In my experience most schools don't have a person fully coordinating the use of technology and because of this the use of tech equipment is mostly hit or miss.  Without equal parts of people to tech schools are not using technology to its full potential.  Those making the choices for schools seem to be focused on putting technology in the hands of learners and that's great, but it won't meet with success (or at least the full potential of success) until we focus on putting a person in every school to facilitate the use of that technology.  Technology is a tool, its potential in the tapping into the potential of the students, teachers, parents, and administrators. You don't do that with just the machine, you do that by adding equal portions of people to the tech mix.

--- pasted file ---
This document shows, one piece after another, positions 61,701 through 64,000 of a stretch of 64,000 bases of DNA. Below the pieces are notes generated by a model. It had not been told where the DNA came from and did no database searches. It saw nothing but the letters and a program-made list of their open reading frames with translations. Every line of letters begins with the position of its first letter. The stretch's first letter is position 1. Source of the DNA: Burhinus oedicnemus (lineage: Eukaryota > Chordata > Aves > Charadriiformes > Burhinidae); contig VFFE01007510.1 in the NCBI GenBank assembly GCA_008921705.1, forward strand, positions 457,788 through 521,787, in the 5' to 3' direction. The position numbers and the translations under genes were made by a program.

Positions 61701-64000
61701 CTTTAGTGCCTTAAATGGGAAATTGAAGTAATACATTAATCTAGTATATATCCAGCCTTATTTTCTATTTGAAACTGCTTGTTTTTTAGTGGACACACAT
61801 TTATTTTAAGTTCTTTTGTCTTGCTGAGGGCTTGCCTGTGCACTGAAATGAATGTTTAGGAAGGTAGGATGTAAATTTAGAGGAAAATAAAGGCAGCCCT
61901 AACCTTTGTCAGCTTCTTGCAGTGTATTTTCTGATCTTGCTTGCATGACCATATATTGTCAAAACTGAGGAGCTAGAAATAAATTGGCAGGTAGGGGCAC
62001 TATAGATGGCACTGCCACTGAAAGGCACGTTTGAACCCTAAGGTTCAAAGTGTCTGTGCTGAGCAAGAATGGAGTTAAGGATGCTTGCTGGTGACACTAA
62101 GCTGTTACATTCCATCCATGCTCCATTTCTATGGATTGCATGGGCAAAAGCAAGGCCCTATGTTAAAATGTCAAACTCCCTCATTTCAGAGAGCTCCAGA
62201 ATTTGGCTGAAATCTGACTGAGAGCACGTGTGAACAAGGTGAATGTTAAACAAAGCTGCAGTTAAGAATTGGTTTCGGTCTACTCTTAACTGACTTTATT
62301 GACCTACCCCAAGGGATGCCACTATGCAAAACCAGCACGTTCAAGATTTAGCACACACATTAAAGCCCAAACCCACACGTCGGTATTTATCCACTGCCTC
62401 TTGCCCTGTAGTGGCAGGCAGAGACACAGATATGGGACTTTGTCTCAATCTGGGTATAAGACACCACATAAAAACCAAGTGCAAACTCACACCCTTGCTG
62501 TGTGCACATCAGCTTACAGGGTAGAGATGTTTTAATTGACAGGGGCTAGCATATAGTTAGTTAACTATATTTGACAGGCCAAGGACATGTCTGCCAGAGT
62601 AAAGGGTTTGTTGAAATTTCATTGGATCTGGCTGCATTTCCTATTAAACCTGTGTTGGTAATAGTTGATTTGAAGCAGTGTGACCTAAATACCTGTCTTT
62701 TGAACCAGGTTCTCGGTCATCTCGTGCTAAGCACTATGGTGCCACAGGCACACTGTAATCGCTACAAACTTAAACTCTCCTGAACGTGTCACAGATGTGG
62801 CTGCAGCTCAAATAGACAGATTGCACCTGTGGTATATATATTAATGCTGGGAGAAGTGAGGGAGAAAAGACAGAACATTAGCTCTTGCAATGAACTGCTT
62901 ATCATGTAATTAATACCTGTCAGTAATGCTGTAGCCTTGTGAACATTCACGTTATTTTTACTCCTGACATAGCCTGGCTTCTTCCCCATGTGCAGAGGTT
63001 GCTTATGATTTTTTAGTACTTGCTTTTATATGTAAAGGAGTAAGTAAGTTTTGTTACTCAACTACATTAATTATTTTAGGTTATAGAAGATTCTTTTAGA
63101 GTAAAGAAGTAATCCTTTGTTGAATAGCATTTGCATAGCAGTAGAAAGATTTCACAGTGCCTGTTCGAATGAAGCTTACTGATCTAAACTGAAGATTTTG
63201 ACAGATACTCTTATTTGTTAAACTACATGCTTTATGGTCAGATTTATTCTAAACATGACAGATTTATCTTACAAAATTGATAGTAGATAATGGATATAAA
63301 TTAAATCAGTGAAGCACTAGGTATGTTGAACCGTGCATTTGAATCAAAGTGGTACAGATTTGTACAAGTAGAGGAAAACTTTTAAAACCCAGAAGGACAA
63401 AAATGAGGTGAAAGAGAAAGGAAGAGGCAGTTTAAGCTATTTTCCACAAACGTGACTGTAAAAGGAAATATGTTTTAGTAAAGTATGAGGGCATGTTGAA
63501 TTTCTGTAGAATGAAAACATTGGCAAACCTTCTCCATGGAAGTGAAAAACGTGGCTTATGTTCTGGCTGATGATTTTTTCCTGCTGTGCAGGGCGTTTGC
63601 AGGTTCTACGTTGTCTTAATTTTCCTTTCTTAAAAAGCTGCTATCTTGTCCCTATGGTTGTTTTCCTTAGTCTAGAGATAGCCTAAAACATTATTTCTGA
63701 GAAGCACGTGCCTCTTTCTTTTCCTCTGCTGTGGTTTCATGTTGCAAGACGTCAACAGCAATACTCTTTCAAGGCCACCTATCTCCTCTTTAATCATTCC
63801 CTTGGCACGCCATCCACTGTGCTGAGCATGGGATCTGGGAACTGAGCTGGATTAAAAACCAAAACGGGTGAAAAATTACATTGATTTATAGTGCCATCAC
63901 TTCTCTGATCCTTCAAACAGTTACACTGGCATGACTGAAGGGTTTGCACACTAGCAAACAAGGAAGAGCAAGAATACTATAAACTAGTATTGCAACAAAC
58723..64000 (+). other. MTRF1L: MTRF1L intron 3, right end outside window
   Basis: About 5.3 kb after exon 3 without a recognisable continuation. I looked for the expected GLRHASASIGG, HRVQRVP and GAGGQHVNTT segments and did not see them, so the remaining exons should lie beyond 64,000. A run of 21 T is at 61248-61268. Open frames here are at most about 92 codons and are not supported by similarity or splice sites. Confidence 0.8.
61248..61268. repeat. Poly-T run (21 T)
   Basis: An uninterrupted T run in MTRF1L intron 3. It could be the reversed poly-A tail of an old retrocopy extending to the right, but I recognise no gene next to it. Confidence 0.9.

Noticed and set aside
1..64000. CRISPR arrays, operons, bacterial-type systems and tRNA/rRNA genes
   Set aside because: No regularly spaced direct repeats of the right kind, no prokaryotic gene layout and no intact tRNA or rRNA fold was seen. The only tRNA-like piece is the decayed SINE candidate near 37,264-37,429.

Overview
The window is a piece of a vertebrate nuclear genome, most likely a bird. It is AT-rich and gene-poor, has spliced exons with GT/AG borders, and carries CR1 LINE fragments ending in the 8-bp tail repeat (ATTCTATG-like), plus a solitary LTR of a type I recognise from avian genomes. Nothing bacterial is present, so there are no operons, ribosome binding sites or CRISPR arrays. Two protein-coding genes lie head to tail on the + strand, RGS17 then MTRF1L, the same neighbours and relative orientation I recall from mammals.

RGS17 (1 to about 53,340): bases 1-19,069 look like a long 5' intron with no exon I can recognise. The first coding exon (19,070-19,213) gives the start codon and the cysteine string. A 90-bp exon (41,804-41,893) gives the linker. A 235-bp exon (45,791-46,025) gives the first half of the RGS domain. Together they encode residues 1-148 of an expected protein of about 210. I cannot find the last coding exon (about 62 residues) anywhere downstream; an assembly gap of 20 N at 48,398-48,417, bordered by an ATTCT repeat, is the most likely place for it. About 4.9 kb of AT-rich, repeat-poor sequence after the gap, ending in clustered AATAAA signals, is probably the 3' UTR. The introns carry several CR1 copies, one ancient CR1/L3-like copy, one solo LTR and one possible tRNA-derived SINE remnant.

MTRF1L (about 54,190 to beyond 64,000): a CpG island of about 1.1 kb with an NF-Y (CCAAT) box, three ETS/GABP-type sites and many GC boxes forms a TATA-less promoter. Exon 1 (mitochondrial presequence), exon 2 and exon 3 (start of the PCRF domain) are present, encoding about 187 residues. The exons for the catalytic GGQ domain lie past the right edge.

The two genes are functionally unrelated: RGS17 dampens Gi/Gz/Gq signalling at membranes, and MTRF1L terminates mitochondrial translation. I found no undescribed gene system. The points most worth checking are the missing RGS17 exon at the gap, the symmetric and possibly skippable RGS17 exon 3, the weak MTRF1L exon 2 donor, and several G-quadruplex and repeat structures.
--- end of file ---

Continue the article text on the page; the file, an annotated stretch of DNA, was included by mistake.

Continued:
Computer Science in Elementary Schools

In my endless search for what's on the web about how educators should teach technology I came across this interesting page about the importance of teaching Computer Science in elementary schools. CSTA Blog Scroll down on this page to the title 

Montessori and CS in K-8


What do you think about this?  Is it important to change / push elementary ed technology by adding a computer science component to K-6 curriculum?  Patrice Gans seems to have a lot of interesting things to say.  Note too her links to Scratch and Scratch Jr.